My reading of 18th and 19th century freethinkers continues apace. Charles Southwell – radical bookseller, socialist “missionary,” publisher, lecturer, Shakespearean actor – is an interesting read. He’s not quite as polished as many of the folks I’ve read, but once you’ve settled in and got up to speed, it’s a pleasant ride.
I’ve begun with Superstition Unveiled. I particularly loved this bit, where he takes off after those folks who absolutely insist on some kind of god being the eternal something that got the universe started:
It has always struck the author as remarkable that men should so obstinately refuse to admit the possibility of matter’s necessary existence, while they readily embrace, not only as possibly, but certainly, true, the paradoxical proposition that a something, having nothing in common with anything, is necessarily existent. Matter is everywhere around and about us. We ourselves are matter—all our ideas are derived from matter—and yet such is the singularly perverse character of human intellect that, while resolutely denying the possibility of matter’s eternity, an immense number of our race embrace the incredible proposition that matter was created in time by a necessarily existing Being, who is without body, parts, passions, or positive nature!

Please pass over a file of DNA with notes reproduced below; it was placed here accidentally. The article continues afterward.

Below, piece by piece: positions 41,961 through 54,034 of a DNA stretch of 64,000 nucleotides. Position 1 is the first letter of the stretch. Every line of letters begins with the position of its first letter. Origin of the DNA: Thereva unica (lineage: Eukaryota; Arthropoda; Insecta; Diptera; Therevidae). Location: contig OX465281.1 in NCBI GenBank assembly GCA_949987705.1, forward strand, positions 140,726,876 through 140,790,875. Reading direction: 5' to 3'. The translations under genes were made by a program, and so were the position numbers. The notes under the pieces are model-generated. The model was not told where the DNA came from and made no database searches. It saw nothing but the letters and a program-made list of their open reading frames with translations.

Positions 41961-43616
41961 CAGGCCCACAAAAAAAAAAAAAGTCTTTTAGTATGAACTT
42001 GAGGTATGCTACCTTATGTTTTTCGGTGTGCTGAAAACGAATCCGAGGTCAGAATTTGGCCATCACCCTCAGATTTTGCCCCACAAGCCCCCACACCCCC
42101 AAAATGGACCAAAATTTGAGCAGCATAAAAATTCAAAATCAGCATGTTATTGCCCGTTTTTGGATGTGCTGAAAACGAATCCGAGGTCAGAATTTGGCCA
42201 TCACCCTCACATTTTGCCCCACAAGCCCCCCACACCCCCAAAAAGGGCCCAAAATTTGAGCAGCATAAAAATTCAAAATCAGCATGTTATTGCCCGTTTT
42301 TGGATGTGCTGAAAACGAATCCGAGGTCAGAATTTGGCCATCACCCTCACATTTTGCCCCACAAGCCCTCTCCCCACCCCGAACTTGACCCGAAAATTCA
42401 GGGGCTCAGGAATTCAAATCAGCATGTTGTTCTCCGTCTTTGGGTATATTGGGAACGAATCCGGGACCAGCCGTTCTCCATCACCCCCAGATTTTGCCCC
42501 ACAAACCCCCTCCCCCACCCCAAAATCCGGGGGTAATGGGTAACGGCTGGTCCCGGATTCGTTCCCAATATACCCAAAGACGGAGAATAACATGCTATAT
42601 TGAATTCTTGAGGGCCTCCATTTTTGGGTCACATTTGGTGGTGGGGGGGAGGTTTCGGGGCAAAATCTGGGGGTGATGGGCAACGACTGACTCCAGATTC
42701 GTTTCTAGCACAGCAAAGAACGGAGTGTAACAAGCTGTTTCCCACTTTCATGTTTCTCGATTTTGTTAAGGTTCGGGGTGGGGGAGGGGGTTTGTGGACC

Also, this bit, which reminds me so much of the Christians I see today, screaming at atheists (which Southwell bundles together with universalists) that we haven’t got any morals, but they have, and then:
Oh yes, Christians are forward to judge of every tree by its fruit, except the tree called Christianity.
The vices of the universalist they ascribe to his creed. The vices of the Christian to anything but his creed. Let professors of Christianity be convicted of gross criminality, and lo its apologists say such professors are not Christian. Let fanatical Christians commit excesses which admit not of open justification, and the apologist of Christianity coolly assures us such conduct is mere rust on the body of his religion—moss which grows on the stock of his piety.
Has a familiar ring, doesn’t it just?